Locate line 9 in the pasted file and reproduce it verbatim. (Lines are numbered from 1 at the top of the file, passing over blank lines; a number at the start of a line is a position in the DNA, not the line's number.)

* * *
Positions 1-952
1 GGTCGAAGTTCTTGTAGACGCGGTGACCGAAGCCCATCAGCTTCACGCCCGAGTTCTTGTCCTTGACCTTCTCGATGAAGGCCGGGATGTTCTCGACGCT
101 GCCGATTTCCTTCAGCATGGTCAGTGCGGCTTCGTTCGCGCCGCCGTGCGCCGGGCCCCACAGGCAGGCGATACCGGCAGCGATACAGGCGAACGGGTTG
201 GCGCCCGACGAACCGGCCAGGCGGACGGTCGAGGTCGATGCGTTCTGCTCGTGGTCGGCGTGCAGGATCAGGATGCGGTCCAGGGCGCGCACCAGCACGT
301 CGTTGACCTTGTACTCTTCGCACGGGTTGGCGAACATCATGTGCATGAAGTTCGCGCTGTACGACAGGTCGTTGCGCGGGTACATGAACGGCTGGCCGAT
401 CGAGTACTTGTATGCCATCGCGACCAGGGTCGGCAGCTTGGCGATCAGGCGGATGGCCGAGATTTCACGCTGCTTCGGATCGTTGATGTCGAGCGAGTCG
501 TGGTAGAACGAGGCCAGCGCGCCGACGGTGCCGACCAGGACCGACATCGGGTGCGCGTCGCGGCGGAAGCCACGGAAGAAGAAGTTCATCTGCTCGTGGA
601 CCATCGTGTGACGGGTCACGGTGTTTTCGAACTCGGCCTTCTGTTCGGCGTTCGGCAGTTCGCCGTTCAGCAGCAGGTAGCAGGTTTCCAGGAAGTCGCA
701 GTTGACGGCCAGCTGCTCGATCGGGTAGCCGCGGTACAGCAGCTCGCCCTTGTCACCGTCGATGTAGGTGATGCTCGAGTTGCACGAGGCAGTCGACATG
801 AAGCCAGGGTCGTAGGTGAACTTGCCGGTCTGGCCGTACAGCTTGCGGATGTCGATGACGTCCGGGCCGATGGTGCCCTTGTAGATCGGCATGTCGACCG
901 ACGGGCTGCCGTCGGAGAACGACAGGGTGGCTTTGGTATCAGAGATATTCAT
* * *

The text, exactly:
701 GTTGACGGCCAGCTGCTCGATCGGGTAGCCGCGGTACAGCAGCTCGCCCTTGTCACCGTCGATGTAGGTGATGCTCGAGTTGCACGAGGCAGTCGACATG